Title: The Maze
Subtext: The Xartus impels, does not compel.
Author:
Date: 30 Apr 15 (Thursday in the AM)
Copyright:
Time: Less than a minute
Replies: 7
Revisions: 10
Publicity: Workshop

Burning Cherries
Turning to ash
And trailing through time
Under the sky
Fo-fum to the fee-fi

Normans, Thetans,
Quit bumming the smoke
From in front of these eyes.
They can see fine.
Anyway I could see for miles

Inside of it all gone
With a fable’s end still to be ours,
Under signs
Shining out the stars,
Under you, glimpsing the design.

And even I could sort of see.
Those were the sweetest days,

When a token was a dollar and change
And anywhere you could want to go
Within the maze.

Revisions

Falcon » Authorship
Elk » 6:34 PM 30 Jun 15
Falcon » 12:20 PM 30 Apr 15
Falcon » 12:19 PM 30 Apr 15
Falcon » 12:18 PM 30 Apr 15
Falcon » 12:18 PM 30 Apr 15
Falcon » 12:15 PM 30 Apr 15
Elk » 11:14 AM 30 Apr 15
Elk » 11:13 AM 30 Apr 15

The Thread (7)

 Author's voice in grey. 

  1. Love it. One of my favorite lines anywhere, ever:

    Quit bumming the smoke
    From in front of these eyes.
    They can see fine.
    Anyway I could see for miles

    The whole piece makes me sentimental for the days of roaming cityscapes with a pocket of change and no place to be.

    I’m wondering about the punctuation. There are lines ending in periods and commas and sometimes nothing, all within the same stanza, sometimes across stanzas. I think this text coordinates with audio, so maybe the line breaks reference the audio? If so, I’m not sure that’s the best way to do it when the text stands alone. It’s a little distracting trying to sort over the punctuation, lines and stanzas. I’m craving it to flow more without all that jazz.

  2. Thanks @elk.

    Following a rule of punctuating as if it were prose, capitalizing every line and creating line breaks and stanzas independent of musical setting. I see where I hadn’t done that here.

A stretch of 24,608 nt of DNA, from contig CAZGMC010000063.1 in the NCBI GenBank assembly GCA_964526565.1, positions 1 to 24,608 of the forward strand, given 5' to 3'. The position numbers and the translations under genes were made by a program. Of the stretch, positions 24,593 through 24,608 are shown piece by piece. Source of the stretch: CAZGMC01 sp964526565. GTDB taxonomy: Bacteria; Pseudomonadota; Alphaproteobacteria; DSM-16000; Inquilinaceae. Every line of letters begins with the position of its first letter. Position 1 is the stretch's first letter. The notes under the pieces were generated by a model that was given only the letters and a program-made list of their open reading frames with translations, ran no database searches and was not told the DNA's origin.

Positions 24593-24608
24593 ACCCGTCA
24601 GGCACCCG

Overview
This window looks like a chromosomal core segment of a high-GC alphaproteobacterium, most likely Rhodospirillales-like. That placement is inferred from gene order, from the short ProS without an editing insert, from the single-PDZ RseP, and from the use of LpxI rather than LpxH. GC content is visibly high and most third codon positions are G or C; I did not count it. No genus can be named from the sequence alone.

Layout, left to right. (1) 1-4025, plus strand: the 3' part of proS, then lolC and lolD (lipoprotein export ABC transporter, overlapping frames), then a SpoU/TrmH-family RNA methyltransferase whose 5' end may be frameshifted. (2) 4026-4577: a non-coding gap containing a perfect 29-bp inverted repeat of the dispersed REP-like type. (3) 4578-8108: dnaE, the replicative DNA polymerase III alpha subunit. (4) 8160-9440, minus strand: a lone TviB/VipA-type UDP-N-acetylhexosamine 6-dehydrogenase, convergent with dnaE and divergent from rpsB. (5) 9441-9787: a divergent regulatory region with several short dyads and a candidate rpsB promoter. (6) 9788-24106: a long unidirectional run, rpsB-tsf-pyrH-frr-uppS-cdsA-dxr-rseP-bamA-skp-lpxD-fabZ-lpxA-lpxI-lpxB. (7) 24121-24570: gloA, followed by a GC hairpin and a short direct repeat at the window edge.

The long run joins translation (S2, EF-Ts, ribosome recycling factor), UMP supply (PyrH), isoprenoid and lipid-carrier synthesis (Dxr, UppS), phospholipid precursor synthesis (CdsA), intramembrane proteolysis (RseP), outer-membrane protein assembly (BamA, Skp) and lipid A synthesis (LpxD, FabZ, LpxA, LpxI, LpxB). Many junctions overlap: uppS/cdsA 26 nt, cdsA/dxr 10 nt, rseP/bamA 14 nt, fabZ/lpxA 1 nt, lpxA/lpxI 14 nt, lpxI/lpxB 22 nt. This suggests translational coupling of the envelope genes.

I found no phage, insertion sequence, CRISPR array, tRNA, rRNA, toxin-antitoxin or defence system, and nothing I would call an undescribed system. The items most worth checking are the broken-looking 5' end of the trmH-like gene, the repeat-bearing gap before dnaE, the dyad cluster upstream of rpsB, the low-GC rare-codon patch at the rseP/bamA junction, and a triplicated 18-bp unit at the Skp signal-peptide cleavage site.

Thanks for making me look again.

    Better now in terms of pucuation?

    In regards to musical setting, good call as well. That influenced the improper stanza break before “when a token (…)”.

    I’ve tried to delete that break. Can @rooster help me do that?

  3. Still not sure about the commas.

  4. Yeah – I still don’t get the punctuation, other than to take each one independently of any other element (line/stanza breaks included), and to just read the punctuation like a behavior (mostly a duration and intensity of pause) instead of as substantive elements that add to meaning, or even carry independent meaning.

  5. So leave the periods that denote sentences, but remove commas at the end of lines?

  6. Actually, I think the periods are more a thing than the commas. I can’t tell if sentences end at the end of line breaks, stanza breaks, or periods, or all of those, or some combination of them.

  7. Where there is no punctuation I assume the intention is for there to be no break in the flow, the way it’s actually read, even if it crosses from one stanza to the next. I suppose the lack of punctuation between stanzas would suggest then what Elk calls a meaning in and of itself — meaning in the reason for the break just there in the sentence and the absence of a marker.

    It’s however you intend, really. It does jump out as being unconventional and the sentences as they are would be difficult as prose, but hey, life ain’t always easy.

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